The National Gallery is currently focussing on showing us how the old masters have influenced contemporary artists. First we had the Titian exhibition and currently the late works of Richard Hamilton are on display. This latest exhibition is exploring how photographers have been influenced by classical paintings, by hanging them alongside each other.
This can be a risky approach as it can make the more modern artists look derivative, as we saw when Tate Britain compared modern British art to Picasso. This isn’t so much of a problem as many of the original works that inspired these photographers aren’t here, only reproductions. We have no issue with this as the photographs are supposed to be the main draw and there are some great examples on display.
The problem is that many visitors will be left confused by this show as it can’t seem to decide whether it’s an exhibition comparing paintings to photographs or whether it’s a guided history of the evolution of the modern photograph. It should focus on the former but it ends up covering neither satisfactorily.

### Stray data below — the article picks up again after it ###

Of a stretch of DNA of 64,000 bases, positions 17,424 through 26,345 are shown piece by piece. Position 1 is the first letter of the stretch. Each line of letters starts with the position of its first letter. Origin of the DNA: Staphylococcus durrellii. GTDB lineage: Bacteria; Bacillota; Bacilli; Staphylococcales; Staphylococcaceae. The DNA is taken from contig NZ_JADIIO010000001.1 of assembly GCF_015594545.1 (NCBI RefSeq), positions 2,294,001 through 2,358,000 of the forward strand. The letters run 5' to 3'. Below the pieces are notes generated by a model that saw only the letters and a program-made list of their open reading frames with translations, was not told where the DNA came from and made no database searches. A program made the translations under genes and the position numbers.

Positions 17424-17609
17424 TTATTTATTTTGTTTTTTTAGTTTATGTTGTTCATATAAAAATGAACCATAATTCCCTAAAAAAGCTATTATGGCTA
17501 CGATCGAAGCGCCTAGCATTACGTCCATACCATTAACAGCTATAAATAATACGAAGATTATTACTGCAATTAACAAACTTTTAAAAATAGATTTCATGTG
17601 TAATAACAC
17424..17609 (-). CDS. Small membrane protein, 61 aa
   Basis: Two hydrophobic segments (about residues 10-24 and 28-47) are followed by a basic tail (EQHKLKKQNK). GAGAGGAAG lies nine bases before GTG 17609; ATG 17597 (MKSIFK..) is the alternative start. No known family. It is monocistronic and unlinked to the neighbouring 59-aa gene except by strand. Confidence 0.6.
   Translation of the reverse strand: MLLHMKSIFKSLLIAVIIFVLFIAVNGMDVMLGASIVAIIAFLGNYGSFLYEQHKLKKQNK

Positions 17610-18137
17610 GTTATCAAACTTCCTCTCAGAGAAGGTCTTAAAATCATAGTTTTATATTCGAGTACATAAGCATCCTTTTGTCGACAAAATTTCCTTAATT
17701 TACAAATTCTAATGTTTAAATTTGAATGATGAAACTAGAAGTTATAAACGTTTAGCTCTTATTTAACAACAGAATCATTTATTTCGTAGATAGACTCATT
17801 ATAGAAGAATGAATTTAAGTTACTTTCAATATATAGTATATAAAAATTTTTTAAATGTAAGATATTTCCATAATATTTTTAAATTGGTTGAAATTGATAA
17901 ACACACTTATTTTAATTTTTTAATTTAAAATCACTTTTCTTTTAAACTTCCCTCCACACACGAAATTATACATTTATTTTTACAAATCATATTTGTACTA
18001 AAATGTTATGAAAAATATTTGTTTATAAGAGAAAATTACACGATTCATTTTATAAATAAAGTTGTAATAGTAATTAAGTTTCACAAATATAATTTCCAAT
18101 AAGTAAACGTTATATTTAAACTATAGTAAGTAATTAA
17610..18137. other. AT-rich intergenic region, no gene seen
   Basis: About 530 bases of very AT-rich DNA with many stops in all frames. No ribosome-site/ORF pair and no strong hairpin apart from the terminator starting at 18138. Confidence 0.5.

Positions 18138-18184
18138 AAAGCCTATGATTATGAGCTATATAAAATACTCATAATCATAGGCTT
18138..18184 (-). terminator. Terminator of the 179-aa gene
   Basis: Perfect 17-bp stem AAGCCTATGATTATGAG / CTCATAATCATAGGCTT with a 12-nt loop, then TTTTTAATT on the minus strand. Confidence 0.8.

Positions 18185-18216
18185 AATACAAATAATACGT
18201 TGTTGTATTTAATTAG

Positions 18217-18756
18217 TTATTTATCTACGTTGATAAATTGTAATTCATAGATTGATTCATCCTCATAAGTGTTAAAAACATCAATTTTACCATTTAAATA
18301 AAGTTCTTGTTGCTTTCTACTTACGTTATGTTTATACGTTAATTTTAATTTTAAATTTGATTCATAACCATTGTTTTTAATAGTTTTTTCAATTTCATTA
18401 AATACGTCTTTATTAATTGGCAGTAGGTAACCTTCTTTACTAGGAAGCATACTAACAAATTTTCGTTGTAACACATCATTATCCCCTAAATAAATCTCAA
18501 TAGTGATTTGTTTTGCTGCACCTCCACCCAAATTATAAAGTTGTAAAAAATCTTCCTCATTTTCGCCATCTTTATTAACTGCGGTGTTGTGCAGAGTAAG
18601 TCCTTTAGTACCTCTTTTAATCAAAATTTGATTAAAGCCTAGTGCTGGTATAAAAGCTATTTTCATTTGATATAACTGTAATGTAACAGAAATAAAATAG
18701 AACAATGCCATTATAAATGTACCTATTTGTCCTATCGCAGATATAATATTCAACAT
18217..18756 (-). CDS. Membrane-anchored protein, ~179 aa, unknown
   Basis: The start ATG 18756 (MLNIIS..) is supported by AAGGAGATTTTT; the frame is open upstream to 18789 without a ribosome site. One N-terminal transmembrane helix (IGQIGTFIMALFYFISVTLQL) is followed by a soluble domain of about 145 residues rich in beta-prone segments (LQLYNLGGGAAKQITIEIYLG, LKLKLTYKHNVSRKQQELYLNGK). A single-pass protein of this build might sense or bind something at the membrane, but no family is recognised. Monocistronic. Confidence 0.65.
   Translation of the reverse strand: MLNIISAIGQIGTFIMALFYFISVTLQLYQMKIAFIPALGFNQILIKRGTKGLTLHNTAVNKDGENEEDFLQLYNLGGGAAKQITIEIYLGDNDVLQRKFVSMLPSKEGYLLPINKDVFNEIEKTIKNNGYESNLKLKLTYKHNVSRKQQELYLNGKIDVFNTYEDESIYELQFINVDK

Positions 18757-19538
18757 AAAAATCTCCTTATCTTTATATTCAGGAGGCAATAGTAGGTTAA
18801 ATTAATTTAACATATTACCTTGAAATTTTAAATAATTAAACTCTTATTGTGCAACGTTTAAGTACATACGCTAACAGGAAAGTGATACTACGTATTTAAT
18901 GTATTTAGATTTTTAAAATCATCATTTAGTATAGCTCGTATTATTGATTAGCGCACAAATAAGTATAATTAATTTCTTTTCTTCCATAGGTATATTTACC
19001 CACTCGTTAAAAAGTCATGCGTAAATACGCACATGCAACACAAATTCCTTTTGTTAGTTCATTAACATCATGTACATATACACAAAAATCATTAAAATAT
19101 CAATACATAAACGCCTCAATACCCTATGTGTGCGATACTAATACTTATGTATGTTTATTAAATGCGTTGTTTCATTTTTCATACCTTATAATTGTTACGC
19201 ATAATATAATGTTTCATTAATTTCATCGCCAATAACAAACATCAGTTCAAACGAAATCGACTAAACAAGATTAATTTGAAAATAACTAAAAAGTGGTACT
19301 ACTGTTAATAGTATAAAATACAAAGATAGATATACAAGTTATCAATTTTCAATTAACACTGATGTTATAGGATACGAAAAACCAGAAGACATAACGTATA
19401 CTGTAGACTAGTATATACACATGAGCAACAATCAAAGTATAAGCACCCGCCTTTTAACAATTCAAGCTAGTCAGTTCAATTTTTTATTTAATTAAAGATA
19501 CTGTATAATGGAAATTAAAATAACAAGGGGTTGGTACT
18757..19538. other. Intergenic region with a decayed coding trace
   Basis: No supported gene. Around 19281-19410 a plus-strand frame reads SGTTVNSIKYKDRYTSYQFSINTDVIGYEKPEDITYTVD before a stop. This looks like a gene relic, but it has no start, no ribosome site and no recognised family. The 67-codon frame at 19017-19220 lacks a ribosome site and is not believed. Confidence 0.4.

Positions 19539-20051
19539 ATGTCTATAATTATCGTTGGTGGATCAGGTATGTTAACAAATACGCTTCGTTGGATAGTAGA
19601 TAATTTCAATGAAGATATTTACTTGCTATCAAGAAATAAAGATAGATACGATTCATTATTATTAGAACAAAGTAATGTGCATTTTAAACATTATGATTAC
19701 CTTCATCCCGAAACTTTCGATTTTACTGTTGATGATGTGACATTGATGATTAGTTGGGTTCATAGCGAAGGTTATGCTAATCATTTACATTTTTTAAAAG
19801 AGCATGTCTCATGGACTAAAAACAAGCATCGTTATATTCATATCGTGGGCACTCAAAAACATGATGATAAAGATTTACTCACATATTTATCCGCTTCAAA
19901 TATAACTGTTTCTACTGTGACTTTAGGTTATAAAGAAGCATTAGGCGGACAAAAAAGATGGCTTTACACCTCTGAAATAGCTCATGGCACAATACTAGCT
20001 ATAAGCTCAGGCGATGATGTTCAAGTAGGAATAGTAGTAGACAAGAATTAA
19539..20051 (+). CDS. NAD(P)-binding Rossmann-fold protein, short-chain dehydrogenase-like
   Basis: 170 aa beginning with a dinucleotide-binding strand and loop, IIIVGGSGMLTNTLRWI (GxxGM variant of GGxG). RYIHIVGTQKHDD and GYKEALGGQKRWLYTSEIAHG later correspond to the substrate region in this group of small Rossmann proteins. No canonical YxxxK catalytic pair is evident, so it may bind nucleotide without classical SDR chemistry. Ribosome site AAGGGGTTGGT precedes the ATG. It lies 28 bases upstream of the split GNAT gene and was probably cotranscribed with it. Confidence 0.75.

Despite this muddled approach there are some sensational diptychs that contrast classical with contemporary works. Rineke Dijkstra’s girl in a bathing suit is clearly inspired by Botticelli’s birth of Venus but seems voyeuristic in contrast to the latter being an appreciation of beauty. Also of note is Ori Gersht who freezes bouquets of flowers then photographs them as they are blown up with tiny explosive charges – a real contrast to the adjacent yet serene still lifes.
Maisie Broadhead demonstrates that contemporary art can also be influenced by early photographs. Her timelapse video recreating Hill and Adamson’s photograph of Elizabeth Rigby using a living model is a creative and fitting tribute.
The lack of focus in curation works against this exhibition, which is a shame as there are some excellent works on display demonstrating that photography is a contemporary art form that can be just as inspiring and impressive as painting.
Seduced by Art: Photography Past and Present is on at the National Gallery until 20 January. Tickets are £12, concessions available.